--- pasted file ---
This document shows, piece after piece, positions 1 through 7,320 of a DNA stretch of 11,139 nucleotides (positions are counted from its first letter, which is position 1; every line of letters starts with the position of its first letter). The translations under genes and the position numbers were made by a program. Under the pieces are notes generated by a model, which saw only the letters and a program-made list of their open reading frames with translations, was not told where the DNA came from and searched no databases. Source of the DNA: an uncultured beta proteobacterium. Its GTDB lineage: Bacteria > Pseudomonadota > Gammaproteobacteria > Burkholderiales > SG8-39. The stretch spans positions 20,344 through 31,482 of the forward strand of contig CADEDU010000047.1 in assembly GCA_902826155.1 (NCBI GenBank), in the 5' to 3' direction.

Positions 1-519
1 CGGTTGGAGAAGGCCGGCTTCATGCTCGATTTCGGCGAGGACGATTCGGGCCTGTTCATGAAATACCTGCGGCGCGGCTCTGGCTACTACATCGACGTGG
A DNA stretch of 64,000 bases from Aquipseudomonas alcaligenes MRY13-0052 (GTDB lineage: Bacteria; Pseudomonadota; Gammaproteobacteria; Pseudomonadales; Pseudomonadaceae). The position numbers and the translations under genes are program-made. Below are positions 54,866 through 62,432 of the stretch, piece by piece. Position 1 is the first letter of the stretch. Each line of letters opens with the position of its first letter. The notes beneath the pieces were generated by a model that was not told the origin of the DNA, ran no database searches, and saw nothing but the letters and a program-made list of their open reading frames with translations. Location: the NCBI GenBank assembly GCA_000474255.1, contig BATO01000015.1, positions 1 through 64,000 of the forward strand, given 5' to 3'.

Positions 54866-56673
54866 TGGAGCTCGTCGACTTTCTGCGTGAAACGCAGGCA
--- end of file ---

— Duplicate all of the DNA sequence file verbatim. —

This document shows, piece after piece, positions 1 through 7,320 of a DNA stretch of 11,139 nucleotides (positions are counted from its first letter, which is position 1; every line of letters starts with the position of its first letter). The translations under genes and the position numbers were made by a program. Under the pieces are notes generated by a model, which saw only the letters and a program-made list of their open reading frames with translations, was not told where the DNA came from and searched no databases. Source of the DNA: an uncultured beta proteobacterium. Its GTDB lineage: Bacteria > Pseudomonadota > Gammaproteobacteria > Burkholderiales > SG8-39. The stretch spans positions 20,344 through 31,482 of the forward strand of contig CADEDU010000047.1 in assembly GCA_902826155.1 (NCBI GenBank), in the 5' to 3' direction.

Positions 1-519
1 CGGTTGGAGAAGGCCGGCTTCATGCTCGATTTCGGCGAGGACGATTCGGGCCTGTTCATGAAATACCTGCGGCGCGGCTCTGGCTACTACATCGACGTGG
A DNA stretch of 64,000 bases from Aquipseudomonas alcaligenes MRY13-0052 (GTDB lineage: Bacteria; Pseudomonadota; Gammaproteobacteria; Pseudomonadales; Pseudomonadaceae). The position numbers and the translations under genes are program-made. Below are positions 54,866 through 62,432 of the stretch, piece by piece. Position 1 is the first letter of the stretch. Each line of letters opens with the position of its first letter. The notes beneath the pieces were generated by a model that was not told the origin of the DNA, ran no database searches, and saw nothing but the letters and a program-made list of their open reading frames with translations. Location: the NCBI GenBank assembly GCA_000474255.1, contig BATO01000015.1, positions 1 through 64,000 of the forward strand, given 5' to 3'.

Positions 54866-56673
54866 TGGAGCTCGTCGACTTTCTGCGTGAAACGCAGGCA